I had the most amazing time on CNN this morning and they invited be back tomorrow… 6 am and 8 am. I am keeping my fingers crossed that they ask me to comment on Leadership and Investing in Women – two that you all know I am passionate about! Thanks to all my dear friends who have continued to support me on this journey in to the media world….
ROBERTS: Welcome back to the “Most News in the Morning.” That view from one of our iReporters underscores America’s economic crisis. This morning, we’re hearing what Main Street thinks of the president’s recovery plan. And we’re talking with some of the sharpest economic minds in the country about what it means to you and your financial future.Economist Diane Swonk joins us this morning from Chicago, and here in New York investment adviser Ryan Mack and Jacki Zehner, founding partner of the Circle Financial Group.We welcome you, Jacki, for the very first time.JACKI ZEHNER, FOUNDING PARTNER, CIRCLE FINANCIAL GROUP:
ROBERTS: Let’s go to you, first. And let me preface this by highlighting here a comment that was sent in to us by a viewer. Dave in Omaha, Nebraska, writes to us this morning and says, “Although the meat of the speech was very hopeful, I felt it was more like a pep rally. The only thing missing was the band and the cheerleaders. I still want to know how we will pay off this debt, how is this administration putting people back to work, and why do I have to help someone pay — why do I have to help pay else’s mortgage? I feel this was not addressed.”These are questions, Jacki, a lot of people are asking today.
ZEHNER: Those are really good questions. I actually think Nancy Pelosi was their cheerleading. I think all that was missing were the pompoms. But those are all my questions. It was a pep ralley. I like talking about hope and possibility, and I think the world needed that message and the markets so far are responding. He said, I’m in control. I’m going to do something, but what’s the something?And actually, I thought he missed a big opportunity to talk about investing in America and a broader basis than just talking about Wall Street and the negatives of Wall Street. I think there’s a much broader conversation that we can have about small business, about female entrepreneurship, about financial literacy, about a broad-based conversation about investment. And that was really missing.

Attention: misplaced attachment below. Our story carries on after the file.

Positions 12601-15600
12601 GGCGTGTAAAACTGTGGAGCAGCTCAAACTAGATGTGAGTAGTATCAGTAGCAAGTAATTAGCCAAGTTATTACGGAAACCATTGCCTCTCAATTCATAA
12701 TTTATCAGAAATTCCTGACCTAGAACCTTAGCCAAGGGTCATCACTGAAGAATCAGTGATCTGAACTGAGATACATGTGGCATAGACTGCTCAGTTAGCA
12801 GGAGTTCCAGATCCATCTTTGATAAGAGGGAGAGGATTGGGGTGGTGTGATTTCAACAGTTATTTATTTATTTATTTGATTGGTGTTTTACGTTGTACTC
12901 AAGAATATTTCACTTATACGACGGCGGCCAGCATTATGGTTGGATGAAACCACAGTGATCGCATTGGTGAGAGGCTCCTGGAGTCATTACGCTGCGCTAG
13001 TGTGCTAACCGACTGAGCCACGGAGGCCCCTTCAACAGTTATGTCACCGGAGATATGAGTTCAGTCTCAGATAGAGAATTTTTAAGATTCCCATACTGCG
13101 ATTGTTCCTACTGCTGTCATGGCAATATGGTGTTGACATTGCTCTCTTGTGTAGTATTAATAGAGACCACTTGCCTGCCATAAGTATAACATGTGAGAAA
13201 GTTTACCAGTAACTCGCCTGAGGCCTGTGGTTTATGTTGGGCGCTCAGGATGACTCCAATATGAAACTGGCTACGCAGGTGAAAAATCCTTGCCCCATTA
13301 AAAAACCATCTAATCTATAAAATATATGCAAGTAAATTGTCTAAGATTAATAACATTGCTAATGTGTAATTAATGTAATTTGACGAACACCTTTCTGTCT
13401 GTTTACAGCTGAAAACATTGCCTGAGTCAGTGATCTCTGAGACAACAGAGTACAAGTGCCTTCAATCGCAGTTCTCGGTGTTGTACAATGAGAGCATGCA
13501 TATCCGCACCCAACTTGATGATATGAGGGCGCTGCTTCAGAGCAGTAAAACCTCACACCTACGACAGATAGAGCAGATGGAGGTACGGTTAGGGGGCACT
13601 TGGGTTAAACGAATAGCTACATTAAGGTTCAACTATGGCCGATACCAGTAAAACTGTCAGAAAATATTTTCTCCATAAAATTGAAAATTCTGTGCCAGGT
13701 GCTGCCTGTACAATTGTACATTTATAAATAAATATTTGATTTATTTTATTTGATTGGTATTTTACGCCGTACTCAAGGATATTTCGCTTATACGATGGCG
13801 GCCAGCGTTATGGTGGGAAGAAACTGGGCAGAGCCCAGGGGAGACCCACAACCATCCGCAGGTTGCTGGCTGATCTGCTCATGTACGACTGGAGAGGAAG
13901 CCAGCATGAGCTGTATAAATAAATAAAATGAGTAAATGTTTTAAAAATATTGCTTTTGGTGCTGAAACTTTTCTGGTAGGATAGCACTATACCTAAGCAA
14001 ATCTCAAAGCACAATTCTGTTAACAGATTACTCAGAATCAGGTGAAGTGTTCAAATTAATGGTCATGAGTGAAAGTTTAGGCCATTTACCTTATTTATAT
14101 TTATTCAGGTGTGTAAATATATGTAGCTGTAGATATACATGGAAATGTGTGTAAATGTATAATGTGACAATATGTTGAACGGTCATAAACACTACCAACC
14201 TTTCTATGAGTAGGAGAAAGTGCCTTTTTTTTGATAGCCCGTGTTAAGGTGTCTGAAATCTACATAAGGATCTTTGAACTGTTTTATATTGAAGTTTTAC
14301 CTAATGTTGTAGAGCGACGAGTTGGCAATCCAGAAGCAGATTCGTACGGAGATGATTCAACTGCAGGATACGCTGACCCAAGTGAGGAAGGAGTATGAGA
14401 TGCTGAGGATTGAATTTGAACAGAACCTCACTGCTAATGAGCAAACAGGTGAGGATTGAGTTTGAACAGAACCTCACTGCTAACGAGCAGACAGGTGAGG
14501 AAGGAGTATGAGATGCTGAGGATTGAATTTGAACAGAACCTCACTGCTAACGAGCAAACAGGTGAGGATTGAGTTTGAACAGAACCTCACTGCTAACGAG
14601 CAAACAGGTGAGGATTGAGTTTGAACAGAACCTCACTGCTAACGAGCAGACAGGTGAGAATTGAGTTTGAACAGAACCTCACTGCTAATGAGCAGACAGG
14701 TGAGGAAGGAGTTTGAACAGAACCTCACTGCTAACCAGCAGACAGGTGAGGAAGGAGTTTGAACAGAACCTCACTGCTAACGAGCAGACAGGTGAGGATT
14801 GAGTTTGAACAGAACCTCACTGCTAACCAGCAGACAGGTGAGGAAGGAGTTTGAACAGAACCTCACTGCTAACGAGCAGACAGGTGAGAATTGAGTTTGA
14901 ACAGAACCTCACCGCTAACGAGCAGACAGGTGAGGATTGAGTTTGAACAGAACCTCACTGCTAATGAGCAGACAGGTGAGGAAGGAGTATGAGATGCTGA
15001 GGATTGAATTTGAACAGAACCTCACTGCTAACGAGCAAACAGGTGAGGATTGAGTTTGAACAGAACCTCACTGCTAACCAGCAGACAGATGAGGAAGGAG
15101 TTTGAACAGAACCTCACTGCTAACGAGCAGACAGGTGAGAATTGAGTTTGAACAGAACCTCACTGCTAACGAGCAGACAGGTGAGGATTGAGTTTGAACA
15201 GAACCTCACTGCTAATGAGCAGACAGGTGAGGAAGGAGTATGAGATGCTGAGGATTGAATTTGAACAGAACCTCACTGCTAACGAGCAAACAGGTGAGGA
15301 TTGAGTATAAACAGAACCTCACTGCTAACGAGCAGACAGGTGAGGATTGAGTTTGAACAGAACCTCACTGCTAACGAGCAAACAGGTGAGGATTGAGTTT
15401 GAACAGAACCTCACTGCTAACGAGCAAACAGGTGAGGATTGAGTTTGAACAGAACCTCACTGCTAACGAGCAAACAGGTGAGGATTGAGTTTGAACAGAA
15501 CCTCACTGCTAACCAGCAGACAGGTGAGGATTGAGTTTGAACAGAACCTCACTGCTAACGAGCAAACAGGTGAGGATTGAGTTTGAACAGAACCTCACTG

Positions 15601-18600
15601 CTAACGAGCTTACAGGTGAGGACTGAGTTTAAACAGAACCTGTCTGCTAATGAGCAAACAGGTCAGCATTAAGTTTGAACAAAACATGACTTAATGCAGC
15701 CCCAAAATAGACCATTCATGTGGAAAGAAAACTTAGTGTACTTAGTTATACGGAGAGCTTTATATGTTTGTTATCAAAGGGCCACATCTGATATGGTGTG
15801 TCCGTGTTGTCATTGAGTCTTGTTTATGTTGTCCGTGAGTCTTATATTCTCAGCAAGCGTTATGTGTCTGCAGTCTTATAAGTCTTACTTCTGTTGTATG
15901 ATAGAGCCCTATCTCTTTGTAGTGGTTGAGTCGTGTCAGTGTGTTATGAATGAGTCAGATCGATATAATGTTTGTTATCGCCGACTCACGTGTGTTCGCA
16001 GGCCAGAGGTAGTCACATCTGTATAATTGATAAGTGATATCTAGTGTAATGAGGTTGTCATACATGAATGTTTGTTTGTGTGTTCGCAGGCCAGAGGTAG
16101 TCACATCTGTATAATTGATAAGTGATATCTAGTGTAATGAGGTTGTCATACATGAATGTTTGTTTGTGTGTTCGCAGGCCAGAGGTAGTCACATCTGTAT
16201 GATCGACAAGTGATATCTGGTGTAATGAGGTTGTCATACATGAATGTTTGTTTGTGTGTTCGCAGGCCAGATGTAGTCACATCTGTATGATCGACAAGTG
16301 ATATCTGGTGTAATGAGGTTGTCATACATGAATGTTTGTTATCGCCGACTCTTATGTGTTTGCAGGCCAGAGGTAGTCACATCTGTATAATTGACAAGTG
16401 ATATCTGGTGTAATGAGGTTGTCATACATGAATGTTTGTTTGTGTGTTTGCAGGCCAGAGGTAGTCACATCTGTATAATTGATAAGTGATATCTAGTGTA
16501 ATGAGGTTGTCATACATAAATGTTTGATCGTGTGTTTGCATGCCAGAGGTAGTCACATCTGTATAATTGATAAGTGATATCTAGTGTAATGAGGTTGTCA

ROBERTS: What do you think about all of that, Diane, because typically these addresses whether they be just to a joint session of Congress or whether they be actually titled a State of the Union Address, which is next one will be, are usually about grand themes and broad brush strokes. The details come later.
DIANE SWONK, ECONOMIST: Exactly. I think actually what impressed me was the one-two punch. Ben Bernanke was on his “A” game yesterday. And he really dealt with a lot of these issues earlier in the day in great detail. It was actually one of the most insightful, which doesn’t say a lot.Q&A sessions that Congress has ever had with Ben Bernanke. But these senators actually finally got it. And I think that laid the groundwork. One of the comments that Ben Bernanke gave in response to that very issue on foreclosures, he said, you know, you could punish your next-door neighbor for smoking in bed by, you know, not calling the fire department when his home caught on fire, but if it burned down the whole neighborhood, how much does it help you?And I think that analogy is very important. And that’s what the president has got to bring, is that analogy that we’re on the same boat, and unless we’re all in the same boat with our oars in the water rowing towards the same destination, we’re all going to sink the boat.